Fallacy No. 5: It takes too much time.

Fact: You can’t afford not to start a golf-specific flexibility, strength and conditioning program if you want to be the best golfer you can be. Depending on your individual starting point, you may be able to make progress by training as little as a 1½ hours per week. It is a small investment that will reap huge dividends on the course.

Hopefully, reading this article has shed some light on the benefits of strength training for golf and has helped you understand that it is NOT detrimental to your game, but, more than likely, it is very beneficial.

Tips on how to get your child started playing the game of golf

Entrada Course

The game of golf is experiencing a “boom” of new life as youth are discovering the excitement of a day at the course. New facilities that offer children affordable access to play the game are being constructed throughout the country and the world. How can parents attract their youngsters to play this “game for a lifetime?” (Tip: Do not show them old photos of Hale Irwin’s plaid slacks.)

Seriously, your son or daughter might approach you one day and express an interest in learning to play golf. You may have to work some to cultivate that interest in them, but it will be worth the effort because the qualities that golf embodies are the very same ones you want your children to have: respect, courtesy, honesty, diligence, and abundant expendable income.

One of the keys to getting your child interested in golf is finding a program that they enjoy participating in. Select a program that nurtures their interest and stresses having fun. A visit to juniorlinks.com is a way to find out what programs are available in your area. Other information sources may be your local recreation department or your local PGA Professional. Many schools also have golf programs and these are a great way for the serious junior golfer to develop his or her interest.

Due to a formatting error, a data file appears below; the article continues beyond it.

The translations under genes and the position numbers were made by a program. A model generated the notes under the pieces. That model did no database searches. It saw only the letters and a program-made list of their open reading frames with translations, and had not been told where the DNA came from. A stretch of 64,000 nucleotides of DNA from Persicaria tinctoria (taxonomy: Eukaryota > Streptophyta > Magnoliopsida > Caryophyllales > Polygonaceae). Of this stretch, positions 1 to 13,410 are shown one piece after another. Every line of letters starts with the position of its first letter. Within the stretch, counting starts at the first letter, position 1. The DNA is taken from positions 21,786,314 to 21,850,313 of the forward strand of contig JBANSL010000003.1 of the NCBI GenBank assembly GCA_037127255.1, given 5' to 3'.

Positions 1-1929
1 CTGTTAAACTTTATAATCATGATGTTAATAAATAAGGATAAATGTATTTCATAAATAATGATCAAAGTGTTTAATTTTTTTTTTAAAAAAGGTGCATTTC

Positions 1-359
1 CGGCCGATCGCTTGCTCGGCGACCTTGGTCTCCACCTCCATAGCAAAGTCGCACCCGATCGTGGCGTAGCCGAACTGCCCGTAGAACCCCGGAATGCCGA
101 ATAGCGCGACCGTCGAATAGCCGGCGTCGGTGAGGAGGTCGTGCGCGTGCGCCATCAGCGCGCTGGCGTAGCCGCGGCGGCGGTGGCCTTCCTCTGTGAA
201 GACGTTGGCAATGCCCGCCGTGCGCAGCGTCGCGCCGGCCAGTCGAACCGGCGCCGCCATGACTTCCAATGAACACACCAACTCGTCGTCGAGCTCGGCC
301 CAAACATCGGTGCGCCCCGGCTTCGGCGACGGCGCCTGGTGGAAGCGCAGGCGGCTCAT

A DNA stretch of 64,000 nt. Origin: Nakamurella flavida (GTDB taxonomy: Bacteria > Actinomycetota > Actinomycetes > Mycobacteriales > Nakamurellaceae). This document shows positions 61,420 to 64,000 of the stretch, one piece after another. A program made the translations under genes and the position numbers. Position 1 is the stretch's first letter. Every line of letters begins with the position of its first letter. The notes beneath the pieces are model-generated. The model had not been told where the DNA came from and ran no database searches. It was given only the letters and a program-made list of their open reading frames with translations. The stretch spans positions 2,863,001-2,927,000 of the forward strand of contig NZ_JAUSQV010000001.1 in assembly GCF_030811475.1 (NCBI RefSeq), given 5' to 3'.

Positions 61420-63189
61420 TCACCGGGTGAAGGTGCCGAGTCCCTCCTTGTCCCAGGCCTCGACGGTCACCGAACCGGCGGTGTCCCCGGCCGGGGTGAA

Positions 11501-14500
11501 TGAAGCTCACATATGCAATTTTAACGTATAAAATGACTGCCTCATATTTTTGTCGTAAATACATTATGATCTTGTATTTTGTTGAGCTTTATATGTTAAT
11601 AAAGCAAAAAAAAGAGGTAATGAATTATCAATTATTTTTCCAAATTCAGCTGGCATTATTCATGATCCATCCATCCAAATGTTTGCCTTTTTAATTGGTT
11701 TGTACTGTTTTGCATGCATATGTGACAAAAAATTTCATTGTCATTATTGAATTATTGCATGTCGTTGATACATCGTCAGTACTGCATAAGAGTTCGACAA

Ultimately, parents are the catalyst to the growth of their child’s interest in golf. A visit to the driving range where your child and you can spend time together is an excellent way to get started. Invite some of your child’s friends along so that they associate golf with FUN. Unless you are qualified to teach, don’t worry too much about instructing your child. Just make sure that he or she gets an opportunity to hit some balls and enjoy the exercise. (Tip: It’s always fun to try to hit the ball-shagging cart.)

Once a strong foundation has been developed, a visit to your local course or par-3 course is warranted. Try to play in non-peak hours so that your child is not subject to the pressures of pace of play requirements of a busy facility.

Children learn by imitation, so encourage watching a PGA or LPGA event on TV (just turn the volume down if Tiger’s having a bad day). If you should have a tour event in your local area, go to the course. The crowds and excitement of big time golf are great magnets for a young person’s imagination.

Many recreation departments and most public golf facilities offer junior programs (usually in the summer months). One advantage of utilizing these programs is the social interaction that your child experiences with the other children in the clinic. Kids learn that golf is a social game played by rules of conduct and proper etiquette.

For advanced juniors who show an interest, junior tournaments are a great way to test their skills. It is important that participation in tournaments is the child’s idea. Access and encouragement are two important things that parents can provide to their children to help them learn and enjoy golf.

Here are some things to consider when choosing a golf camp

TPC Scottsdale

With the growth of junior golf over the past few years, more and more junior golf schools are popping up all over the country. There are a few things to keep in mind when choosing a camp that is right for your child. Try to keep in mind the five “F”s of a junior golf school. These are Facility, Faculty, Fun, Financials and Future.

Facility

Look to see where the school is held. Proximity to your home is a consideration but not always the No. 1 priority. If the school is out of town, determine how far of a drive it is to the school, and whether it is near a major city. Most camps will pick up campers that fly in at a nearby airport. Most schools are held on school campuses, be it a college or a prep school. The better camps are held at schools that have a 9-hole golf course and driving range on campus. There are a couple of advantages to going to a school with a golf course and driving range at the facility. First of all, the students get much more practice time and playing time on the course. The less time the campers spend being shuttled to the driving range and course, the more instruction time they receive.